Essentially this means that staff within laboratories have a liability to be rostered from 8am to 8pm from Monday to Friday where service needs require (same core hours but with a liability to be rostered over a longer working day)
Essentially this means that staff within laboratories have a liability to be rostered from 8am to 8pm from Monday to Friday where service needs require (same core hours but with a liability to be rostered over a longer working day). In addition, agreement was reached on a new payment structure for out-of-hours emergency work, which replaces all of the previous existing arrangements for out of hours working. This reorganisation of laboratory services has obvious implications for existing practices and will deliver some €5 million in savings to the health service this year and will result in loss of earnings for many medical scientific staff. The mechanism for compensating staff for the loss of earnings was the subject of a labour court hearing in February of this year. The Court in LCR19995 ‘recommends that the compensation for actual loss of earnings arising from the new arrangements be calculated on the basis of 1.5 times the actual loss. The level of loss should be established in each case by comparing earnings in a full twelve month period in which the new arrangements has been in operation with a corresponding period in which the current system operated. The detailed arrangements in that regard should be agreed between the parties. In terms of phasing the Court recommends that a first moiety of 50 per cent of the compensation due should be paid 12 months after the new arrangements become operational. The remaining 50 per cent of the amount due should be paid six months thereafter.’
This formula for loss of earnings has also been adopted across the wider public service as the mechanism to compensate for loss of earnings in cases other than redeployment (the formula for this was set by the Facilitators of the PSA, Mr. Kieran Mulvey and Mr. Kevin Foley of the LRC).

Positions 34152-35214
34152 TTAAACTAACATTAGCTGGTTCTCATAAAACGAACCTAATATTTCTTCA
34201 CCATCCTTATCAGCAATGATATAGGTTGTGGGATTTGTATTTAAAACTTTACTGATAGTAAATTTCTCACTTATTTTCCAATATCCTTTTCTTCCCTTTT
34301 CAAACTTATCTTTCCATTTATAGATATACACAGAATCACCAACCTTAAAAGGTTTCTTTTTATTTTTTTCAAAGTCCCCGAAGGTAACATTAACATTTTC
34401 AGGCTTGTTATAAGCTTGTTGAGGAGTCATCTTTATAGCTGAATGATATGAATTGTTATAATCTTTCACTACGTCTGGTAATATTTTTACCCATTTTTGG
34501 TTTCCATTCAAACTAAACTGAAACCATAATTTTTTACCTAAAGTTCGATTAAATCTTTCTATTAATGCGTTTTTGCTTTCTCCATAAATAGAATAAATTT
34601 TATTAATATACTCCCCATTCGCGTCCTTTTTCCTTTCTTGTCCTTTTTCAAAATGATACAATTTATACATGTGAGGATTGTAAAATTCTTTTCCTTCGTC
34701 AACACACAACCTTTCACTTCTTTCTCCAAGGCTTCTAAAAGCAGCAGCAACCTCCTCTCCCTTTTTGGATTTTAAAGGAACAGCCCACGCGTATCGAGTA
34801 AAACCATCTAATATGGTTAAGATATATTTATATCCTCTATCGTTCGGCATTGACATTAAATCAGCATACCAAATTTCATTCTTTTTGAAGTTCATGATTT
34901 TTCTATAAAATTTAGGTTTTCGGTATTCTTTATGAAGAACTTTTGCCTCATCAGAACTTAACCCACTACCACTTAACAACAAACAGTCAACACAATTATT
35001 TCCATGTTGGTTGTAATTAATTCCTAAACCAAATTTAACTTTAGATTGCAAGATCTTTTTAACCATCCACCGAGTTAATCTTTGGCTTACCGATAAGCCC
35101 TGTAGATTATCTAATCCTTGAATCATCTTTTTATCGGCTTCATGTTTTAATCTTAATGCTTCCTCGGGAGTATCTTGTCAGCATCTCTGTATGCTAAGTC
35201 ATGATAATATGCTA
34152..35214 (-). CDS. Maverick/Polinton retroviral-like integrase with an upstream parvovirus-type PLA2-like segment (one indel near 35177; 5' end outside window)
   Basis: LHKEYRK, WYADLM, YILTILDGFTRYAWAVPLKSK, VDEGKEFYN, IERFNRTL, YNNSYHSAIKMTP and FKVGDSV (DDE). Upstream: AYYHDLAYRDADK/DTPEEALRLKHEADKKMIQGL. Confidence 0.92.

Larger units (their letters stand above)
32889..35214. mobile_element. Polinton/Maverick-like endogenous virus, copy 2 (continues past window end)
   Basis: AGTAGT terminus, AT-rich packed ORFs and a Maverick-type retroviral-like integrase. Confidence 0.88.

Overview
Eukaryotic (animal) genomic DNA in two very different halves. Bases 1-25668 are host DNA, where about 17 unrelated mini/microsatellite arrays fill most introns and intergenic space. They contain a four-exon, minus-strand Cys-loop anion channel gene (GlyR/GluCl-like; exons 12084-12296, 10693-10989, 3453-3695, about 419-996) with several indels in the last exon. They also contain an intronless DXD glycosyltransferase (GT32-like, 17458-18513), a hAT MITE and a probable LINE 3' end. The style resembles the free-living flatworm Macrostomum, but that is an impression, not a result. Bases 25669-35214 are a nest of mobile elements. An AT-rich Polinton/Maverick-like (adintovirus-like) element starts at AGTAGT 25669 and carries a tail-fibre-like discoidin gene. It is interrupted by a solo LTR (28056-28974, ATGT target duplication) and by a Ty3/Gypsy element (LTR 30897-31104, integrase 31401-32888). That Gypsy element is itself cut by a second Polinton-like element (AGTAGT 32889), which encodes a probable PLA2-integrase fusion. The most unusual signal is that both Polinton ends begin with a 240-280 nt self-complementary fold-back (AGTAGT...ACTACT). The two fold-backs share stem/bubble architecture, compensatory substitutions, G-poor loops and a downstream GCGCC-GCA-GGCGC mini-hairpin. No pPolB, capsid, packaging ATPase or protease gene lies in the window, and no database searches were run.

The changes for staff under this agreement are considerable and it is worth noting the relatively quick timeframe the revised arrangements were agreed by the staff and their representative organisations
The changes for staff under this agreement are considerable and it is worth noting the relatively quick timeframe the revised arrangements were agreed by the staff and their representative organisations. Implementation of the arrangements are now being progressed and an Implementation Group has been established to oversee implementation of the provisions of the agreement and to verify savings identified. The Group will ensure that changes are implemented consistently across laboratories.
Finally, it is worth remembering that these changes are being introduced against the challenging backdrop of a staffing moratorium and substantial budget reduction. It is clear that the Government’s continued support of the Public Service Agreement is contingent on ongoing delivery of the challenging changes required, but it is worth noting that without the Agreement the possibility of reform is negligible with the real possibility of a gradual descent into industrial unrest.
Ann Marie Ward is Senior Employee Relations Executive, HSE Corporate Employee Relations Services.